Missiles (Missile Technology Control Regime and Hague Code of Conduct)

27. The Missile Technology Control Regime (MTCR), of which the UK is a founder member, is an arrangement between 34 states formed in 1987 with the aim of preventing proliferation of what the FCO termed "unmanned delivery systems capable of delivering weapons of mass destruction".[48] This aim is pursued through co-ordination of national export licensing based on control lists. The regime has no formal budget or staff. Individual members are responsible for its website (Canada) and act as a point of contact (France).[49]

28. The Hague Code of Conduct Against Ballistic Missile Proliferation is not an export control regime but, the FCO told us, "is intended to supplement" the MTCR.[50] States which subscribe to the Code of Conduct commit to a voluntary set of principles and confidence-building measures aimed at strengthening the effort against ballistic missile proliferation, such as annual declarations on ballistic missile policies and notifications prior to missile launches. As of January 2009, 130 countries had subscribed to the Code. The Hague Code of Conduct does not have a staff or budget, but Austria serves as the central contact country coordinating the relevant information exchange.

Conventional weapons (Wassenaar Arrangement)

29. With 40 participating states, the Wassenaar Arrangement maintains lists of goods to which export controls should apply in the area of conventional weapons. Lists for arms and dual-use goods are maintained separately. States are required to notify each other if they deny an export license. The Wassenaar Arrangement has a small secretariat in Vienna with a total budget for 2009 of £1,524,177, of which the UK is providing £113,549.

30. There are also an expanding number of regional frameworks intended to counter the proliferation of conventional weapons. In 1993 principles governing arms transfers were agreed by the Forum for Security Cooperation of the Conference for Security and Cooperation in Europe (later the Organisation for Security and Cooperation in Europe [OSCE]). In addition, the UK has observed the EU Code of Conduct on Arms Exports since 1998. The Code provides guidelines for arms exports by EU Member States which are intended to prevent sales of equipment that could be used in human rights abuses or which may obstruct sustainable development. A revised and legally binding version of the EU Code of Conduct was introduced in December 2008.[51] It has been renamed the Rules Governing the Control of Exports of Military Technology and Equipment. There is a strong correspondence between the EU's regulations and the voluntary arrangements that apply under the Wassenaar Arrangement.


31. The Proliferation Security Initiative (PSI), launched by the US in 2003, aims to combat trafficking of WMD materials by committing its members to a Statement of Interdiction Principles aimed at disrupting or preventing the transfer of materials and weapons, as well as their delivery systems. The PSI is not treaty-based, nor does it have a secretariat or collect subscriptions. Instead, the FCO told us that "nations meet in a number of formats and take part in an exercise programme intended to test national capabilities and decision-making structures. PSI is best characterised as an activity rather than an organisation and remains an open and flexible mechanism."[52] The FCO told us that "the UK plays an active role in PSI, hosting and participating in exercises, outreach events and meetings of the Operational Experts Group, the PSI 'steering committee'", but it noted that key states remain outside the initiative, such as China and Malaysia, although South Korea announced its full participation in May 2009, following North Korea's latest nuclear test.[53] In response to South Korea's decision to participate in the PSI, North Korea threatened military action if any of its ships were stopped, and said that it no longer regarded itself as bound by the 1953 armistice which ended the Korean War.[54]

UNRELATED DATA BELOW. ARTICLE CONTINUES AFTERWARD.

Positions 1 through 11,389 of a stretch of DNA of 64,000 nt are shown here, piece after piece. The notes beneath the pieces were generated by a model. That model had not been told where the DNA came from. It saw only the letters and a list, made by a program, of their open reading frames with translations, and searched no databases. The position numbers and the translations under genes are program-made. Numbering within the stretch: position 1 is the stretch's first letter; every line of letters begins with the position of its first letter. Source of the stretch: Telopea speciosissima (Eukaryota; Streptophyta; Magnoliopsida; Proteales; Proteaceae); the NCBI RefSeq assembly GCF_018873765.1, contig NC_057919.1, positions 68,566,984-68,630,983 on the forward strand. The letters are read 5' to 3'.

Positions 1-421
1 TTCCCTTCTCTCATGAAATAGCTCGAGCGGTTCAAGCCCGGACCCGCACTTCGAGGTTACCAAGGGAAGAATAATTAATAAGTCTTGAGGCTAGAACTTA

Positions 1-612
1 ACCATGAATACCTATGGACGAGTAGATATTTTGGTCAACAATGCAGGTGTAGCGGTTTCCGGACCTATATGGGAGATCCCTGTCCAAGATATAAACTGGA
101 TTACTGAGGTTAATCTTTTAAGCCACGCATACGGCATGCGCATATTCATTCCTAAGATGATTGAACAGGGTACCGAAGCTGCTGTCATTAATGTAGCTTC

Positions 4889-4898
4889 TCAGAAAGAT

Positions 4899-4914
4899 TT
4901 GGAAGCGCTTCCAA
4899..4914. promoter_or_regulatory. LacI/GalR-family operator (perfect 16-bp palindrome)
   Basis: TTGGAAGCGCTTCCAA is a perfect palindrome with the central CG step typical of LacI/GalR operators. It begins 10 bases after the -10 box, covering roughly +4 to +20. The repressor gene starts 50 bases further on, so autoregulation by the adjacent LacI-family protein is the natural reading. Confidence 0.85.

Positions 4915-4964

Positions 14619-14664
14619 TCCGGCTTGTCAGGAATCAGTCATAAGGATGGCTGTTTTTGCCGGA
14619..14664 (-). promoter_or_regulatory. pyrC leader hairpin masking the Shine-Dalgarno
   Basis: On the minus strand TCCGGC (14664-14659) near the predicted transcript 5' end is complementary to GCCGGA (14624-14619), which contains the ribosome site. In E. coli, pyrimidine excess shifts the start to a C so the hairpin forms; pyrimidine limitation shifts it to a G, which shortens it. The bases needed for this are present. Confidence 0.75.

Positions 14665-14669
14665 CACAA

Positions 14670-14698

32. The Committees on Arms Export Controls (CAEC) examined the PSI and interdiction in its latest Report, in which it noted:

    At present the UK has no powers to seize goods subject to export controls on the high seas, or to interdict ships on the grounds that they are carrying such goods. The 2005 Protocol to the 1988 Convention for the Suppression of Unlawful Acts Against the Safety of Maritime Navigation (the SUA Protocol) will strengthen the international legal basis to impede and prosecute the trafficking of WMD, their delivery systems and related materials on the high seas in commercial ships by requiring state parties to criminalise such transport. The Protocol also establishes a mechanism to facilitate the boarding in international waters of vessels suspected of engaging in these activities. The SUA Protocol will only come into force after ratification by 12 countries. The Government said that currently only three countries—Spain, Cook Islands and St Kitts and Nevis—had ratified it.[55]

UK ratification will be facilitated by provisions of the Transport Security Bill, part of the 2008/09 Draft Legislative Programme and due to be introduced in the 2009/10 Parliamentary Session.[56]